Cisco and Russia — Perils of Corruption in Russia
Jon Umarov, an Associate at The Volkov Law Group, has written today’s blog entry. Jon is from Uzbekistan and is very familiar with business practices in Russia and the Commonwealth of Independent States. His bio is available here. Jon can be reached at firstname.lastname@example.org.
Cisco’s 2009 audits concerning its operations in Russia revealed that its interactions with the state-owned company, Svyazinvest and local resellers, could not be “verified.” An interesting phraseology to say the least, Cisco’s counsel should be applauded for creativity.
Navigating the corruption risks in Russia is more than a challenge, it is a guaranteed headache. Why do I say that? According to a recent Reuters report, Cisco discovered that its audit was conducted without key documents or fabricated documents.
Cisco relied on third parties to resell its products to the telecommunications company. Svyazinvest is now part of Rostelecom – a company controlled by the Russian government.
DOJ and SEC requested Cisco to conduct an internal investigation into allegations of possible FCPA violations in Russia and other Commonwealth of Independent States (CIS), after a whistleblower contacted the SEC. Cisco’s quarterly report stated that the investigation concerned resellers of its products. The company is cooperating with DOJ and SEC and sharing the investigation results.
According to the audit results, sales to Svyazinvest went through a company named Compulink. Out of $23 million in sales bookings for Cisco’s telecom equipment, only $5 million seemed to be legitimate. The rest of the sales bookings could not be verified due to the local partner’s refusal to provide documentation.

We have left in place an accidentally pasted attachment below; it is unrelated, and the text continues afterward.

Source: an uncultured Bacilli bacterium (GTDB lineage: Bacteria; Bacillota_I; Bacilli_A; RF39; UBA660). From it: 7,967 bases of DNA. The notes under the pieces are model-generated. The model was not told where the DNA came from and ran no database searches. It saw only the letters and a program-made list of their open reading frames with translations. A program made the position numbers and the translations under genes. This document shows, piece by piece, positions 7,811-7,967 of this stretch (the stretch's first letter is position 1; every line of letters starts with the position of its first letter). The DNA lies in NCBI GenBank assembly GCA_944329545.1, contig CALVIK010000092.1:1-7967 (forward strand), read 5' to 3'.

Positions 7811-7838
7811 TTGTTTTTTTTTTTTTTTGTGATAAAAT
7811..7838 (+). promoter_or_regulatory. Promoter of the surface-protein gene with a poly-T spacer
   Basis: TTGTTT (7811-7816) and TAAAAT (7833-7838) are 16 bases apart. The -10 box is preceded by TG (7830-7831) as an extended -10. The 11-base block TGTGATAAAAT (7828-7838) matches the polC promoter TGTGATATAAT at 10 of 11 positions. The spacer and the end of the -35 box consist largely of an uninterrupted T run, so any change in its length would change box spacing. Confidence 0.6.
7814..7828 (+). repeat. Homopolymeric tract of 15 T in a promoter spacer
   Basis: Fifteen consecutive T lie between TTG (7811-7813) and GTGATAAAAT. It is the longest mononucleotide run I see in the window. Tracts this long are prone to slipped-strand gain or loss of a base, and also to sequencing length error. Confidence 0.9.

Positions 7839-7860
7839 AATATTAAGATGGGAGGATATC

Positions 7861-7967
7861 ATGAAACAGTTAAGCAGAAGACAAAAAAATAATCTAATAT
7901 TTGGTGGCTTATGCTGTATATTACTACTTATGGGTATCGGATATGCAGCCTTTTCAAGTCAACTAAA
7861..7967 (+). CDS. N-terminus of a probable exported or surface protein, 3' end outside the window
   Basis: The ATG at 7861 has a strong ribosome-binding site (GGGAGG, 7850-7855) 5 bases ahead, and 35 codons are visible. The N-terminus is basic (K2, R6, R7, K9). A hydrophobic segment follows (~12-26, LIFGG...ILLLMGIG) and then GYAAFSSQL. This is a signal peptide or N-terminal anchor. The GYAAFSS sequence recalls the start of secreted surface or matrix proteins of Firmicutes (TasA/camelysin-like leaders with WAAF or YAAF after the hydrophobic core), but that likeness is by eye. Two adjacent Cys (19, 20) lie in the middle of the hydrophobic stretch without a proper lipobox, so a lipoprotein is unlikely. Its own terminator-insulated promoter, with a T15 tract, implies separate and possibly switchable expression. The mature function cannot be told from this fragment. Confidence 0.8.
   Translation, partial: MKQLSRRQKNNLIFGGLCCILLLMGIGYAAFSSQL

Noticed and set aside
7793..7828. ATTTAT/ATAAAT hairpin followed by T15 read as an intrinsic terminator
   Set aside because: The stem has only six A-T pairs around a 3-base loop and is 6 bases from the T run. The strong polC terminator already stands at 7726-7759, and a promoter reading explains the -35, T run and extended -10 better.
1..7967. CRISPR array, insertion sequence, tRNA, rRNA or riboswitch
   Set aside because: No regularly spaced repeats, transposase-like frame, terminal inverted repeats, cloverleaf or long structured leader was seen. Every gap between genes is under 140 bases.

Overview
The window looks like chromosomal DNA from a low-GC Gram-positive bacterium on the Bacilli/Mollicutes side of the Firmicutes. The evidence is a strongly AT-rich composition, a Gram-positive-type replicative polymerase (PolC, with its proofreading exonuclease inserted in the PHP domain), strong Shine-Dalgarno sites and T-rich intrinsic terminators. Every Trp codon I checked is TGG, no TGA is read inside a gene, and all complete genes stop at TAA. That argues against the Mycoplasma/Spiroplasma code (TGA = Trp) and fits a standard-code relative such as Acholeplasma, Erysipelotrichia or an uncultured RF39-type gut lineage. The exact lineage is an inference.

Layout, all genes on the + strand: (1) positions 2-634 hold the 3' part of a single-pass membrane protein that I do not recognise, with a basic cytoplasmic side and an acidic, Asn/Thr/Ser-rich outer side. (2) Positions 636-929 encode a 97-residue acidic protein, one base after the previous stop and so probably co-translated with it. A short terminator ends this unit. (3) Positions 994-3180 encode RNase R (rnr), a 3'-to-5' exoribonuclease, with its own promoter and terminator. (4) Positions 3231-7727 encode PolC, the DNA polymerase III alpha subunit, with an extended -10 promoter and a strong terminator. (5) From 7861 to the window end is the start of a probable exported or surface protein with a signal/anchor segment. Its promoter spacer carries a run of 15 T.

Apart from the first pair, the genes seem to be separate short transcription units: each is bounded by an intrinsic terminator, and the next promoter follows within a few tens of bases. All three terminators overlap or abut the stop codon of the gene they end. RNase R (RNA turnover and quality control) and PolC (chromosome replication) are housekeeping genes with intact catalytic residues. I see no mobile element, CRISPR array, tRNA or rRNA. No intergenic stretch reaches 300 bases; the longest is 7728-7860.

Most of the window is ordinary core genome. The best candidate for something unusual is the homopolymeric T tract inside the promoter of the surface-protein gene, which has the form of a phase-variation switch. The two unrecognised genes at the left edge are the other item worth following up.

The reseller that Cisco used for these sales was Step Logic Companies. Two other companies that were used for sales were AKOM and Stins Coman. $3.1 million went through these two companies and the documents were either “mischaracterized,” or “falsified” in Stins Coman’s case.
Although the audit reports do not suggest that Cisco violated the FCPA, the case shows the importance of conducting a thorough due diligence effort on local third parties. One of the objectives of the audit was to verify the legitimate purpose behind the 68% discount provided to Svyazinvest by the resellers. High discounts provided through third parties (e.g., resellers, distributors) are treated as red flags under the FCPA and were specifically cited by DOJ and the SEC, in its November 2012 Guidance.
In order to trigger liability under the FCPA, the 68% discount provided to Svyazinvest must have been offered with “corrupt intent” and must satisfy the requisite knowledge required under the FCPA. This requirement can be satisfied if it is proven that Cisco purposefully avoided the actual knowledge that local resellers corruptly provided the discount to Svyazinvest in order to obtain new business.
Another red flag is raised by the fact that some of the documents provided by the resellers were “falsified” and in other instances no documentation was provided for sales bookings. Transactions supported by improper documentation or no documentation may, at a minimum, lead to internal controls violations, and more significantly, may reflect bribery. To prove an internal controls violation, the government need not prove that bribery in fact took place. The government simply needs to prove that Cisco failed to “devise and maintain a system of internal accounting controls” to provide a reasonable assurance that the sales bookings were executed in accordance with Cisco management’s authorization.